THE New South Wales greyhound racing industry has been dealt another blow, with announcement that non-TAB racing has been suspended.
On Tuesday night, Greyhound Racing NSW (GRNSW) issued a statement that the 18 non-TAB tracks within the state have had all meetings suspended until a review into track safety, integrity and animal welfare was conducted.
This followed the release of the Special Commission of Inquiry report which outlined 79 points which could alleviate concerns surrounding the sport’s integrity and animal welfare.
The boss of one of the greyhound clubs affected, Cowra president Peter McDonald said it was a devastating shock, with the track priding itself on providing safe racing for all greyhounds.
“We were due to race this weekend, so to get the notice on Tuesday night that your not racing makes it very hard to stomach and comprehend what’s happening and why its happening,” he said.
“I honestly believe the Cowra track is one of the safest you could have. We trial Tuesdays, Saturdays and we also race on Saturdays and in my time being associated with the club we have never had any major injuries.
“We might have the odd bump or a fall, but there is nothing major – perhaps a pulled muscle here or there – nothing serious.”
McDonald says while he understands why the safety checks have to be undertaken, it is still incredibly disappointing for the many local trainers which rely on the track to race their dogs.
“I think it’s a knee jerk reaction by GRNSW, but they are acting in the best interests of the clubs in making sure the non-TAB tracks are up to scratch.
“The Cowra club holds no fears about our track or facilities being safe – the sooner the men get out here and do their checks the sooner we can get back to racing – that’s all we want.
“It’s very disheartening. For people who do not know a great deal about the industry to be making decisions like this.”
Tuesday’s news comes less than a week after NSW Premier Mike Baird declared greyhound racing will be illegal in the state as of July 1, 2017.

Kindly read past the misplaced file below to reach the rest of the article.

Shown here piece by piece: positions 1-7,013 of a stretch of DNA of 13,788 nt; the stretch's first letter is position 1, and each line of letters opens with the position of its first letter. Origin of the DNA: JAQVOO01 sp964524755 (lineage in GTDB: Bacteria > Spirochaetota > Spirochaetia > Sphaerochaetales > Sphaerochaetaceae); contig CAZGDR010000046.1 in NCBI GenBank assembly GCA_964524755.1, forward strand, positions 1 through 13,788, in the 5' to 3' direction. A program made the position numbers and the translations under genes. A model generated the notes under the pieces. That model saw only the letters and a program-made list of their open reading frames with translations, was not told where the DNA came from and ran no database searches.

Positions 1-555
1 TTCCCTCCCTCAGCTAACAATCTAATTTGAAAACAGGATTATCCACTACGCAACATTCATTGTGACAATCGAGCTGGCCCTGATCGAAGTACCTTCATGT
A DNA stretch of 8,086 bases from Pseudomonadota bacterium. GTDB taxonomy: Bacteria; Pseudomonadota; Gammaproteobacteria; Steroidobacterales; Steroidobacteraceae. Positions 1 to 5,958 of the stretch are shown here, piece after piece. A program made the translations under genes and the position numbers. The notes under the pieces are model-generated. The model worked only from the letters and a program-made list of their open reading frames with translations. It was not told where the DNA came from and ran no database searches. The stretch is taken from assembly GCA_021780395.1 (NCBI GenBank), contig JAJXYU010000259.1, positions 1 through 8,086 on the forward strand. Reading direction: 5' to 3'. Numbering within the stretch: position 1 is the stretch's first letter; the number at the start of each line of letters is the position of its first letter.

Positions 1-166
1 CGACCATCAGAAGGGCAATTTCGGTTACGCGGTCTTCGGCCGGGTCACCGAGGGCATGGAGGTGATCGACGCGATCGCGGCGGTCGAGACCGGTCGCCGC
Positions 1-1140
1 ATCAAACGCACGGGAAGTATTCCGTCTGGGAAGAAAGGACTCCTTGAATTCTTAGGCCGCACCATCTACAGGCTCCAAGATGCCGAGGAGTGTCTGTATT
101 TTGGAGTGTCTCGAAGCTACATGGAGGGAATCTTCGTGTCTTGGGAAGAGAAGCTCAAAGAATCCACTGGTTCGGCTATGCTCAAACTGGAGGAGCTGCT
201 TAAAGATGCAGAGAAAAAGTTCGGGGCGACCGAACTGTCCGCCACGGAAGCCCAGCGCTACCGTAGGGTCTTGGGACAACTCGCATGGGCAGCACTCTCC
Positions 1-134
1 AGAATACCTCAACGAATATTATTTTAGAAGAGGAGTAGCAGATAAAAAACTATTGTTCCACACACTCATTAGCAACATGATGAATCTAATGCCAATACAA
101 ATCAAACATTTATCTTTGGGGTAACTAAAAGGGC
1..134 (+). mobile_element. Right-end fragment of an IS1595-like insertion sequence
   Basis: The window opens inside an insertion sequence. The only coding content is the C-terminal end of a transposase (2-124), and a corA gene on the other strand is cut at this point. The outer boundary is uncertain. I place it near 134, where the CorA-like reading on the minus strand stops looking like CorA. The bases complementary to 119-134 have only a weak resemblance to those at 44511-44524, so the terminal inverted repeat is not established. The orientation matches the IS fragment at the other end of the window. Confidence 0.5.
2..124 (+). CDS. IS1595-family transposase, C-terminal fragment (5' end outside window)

With greyhounds in the country areas of NSW, such as Cowra, having limited racing options, the decision to suspend racing gives bush trainers little incentive to continue an involvement in the sport.
“There is no incentive to have greyhounds at the present time,” McDonald said.
“Out here it is country racing – these dogs aren’t up to city standard.
“The people here are down to earth and all they want to do is race – they don’t care whether they win or lose, they just want to see the dogs go around.
“They give them a pat, give them a feed and then take them home and they are happy for the week.
“But for that to be taken away from them is something which really needs to be looked at.”
McDonald holds fears for many of the mainly elderly participants in the country areas if the proposed ban on the sport goes ahead, while he also noted it would have an impact on the wider community.
“Country people are the heart and soul of greyhound racing,” he said.
“A lot of them being elderly people you don’t know what they are going to do – we could be talking about people’s welfare here – it just might tip some of them over the edge.
“Being a small community… with the number of trainers in the area the local abattoir is probably going to miss out on around $3000 worth of meat per week just to the Cowra district.
“Then you think about the shops, the petrol stations, the pet shops, the volunteers who work at the canteen – it’s going to be one hell of a loss to the Cowra community.”